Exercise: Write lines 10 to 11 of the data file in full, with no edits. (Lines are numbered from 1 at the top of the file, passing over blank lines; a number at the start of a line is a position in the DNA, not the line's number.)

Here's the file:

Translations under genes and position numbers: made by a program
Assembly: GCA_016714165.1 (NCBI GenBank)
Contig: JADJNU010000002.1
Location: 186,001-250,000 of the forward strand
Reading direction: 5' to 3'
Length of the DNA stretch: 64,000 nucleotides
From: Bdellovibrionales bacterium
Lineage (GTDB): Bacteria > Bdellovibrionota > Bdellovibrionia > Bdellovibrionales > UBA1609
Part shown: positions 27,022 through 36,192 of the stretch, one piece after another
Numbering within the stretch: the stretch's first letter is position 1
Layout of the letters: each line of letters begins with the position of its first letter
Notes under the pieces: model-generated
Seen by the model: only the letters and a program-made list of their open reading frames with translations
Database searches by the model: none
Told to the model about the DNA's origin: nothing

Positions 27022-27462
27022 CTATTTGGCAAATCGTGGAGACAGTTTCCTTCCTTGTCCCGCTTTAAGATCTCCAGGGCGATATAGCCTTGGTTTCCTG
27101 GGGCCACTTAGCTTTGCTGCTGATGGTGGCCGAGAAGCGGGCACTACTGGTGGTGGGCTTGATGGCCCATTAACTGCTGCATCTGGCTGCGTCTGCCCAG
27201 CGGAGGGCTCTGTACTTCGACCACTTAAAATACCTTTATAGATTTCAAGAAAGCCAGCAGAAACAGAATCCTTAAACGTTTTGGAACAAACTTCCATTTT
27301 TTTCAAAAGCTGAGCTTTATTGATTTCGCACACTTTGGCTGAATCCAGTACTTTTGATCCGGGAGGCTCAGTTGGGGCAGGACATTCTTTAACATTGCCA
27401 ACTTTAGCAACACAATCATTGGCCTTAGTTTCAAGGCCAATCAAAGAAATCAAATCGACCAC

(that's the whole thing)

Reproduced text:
Numbering within the stretch: the stretch's first letter is position 1
Layout of the letters: each line of letters begins with the position of its first letter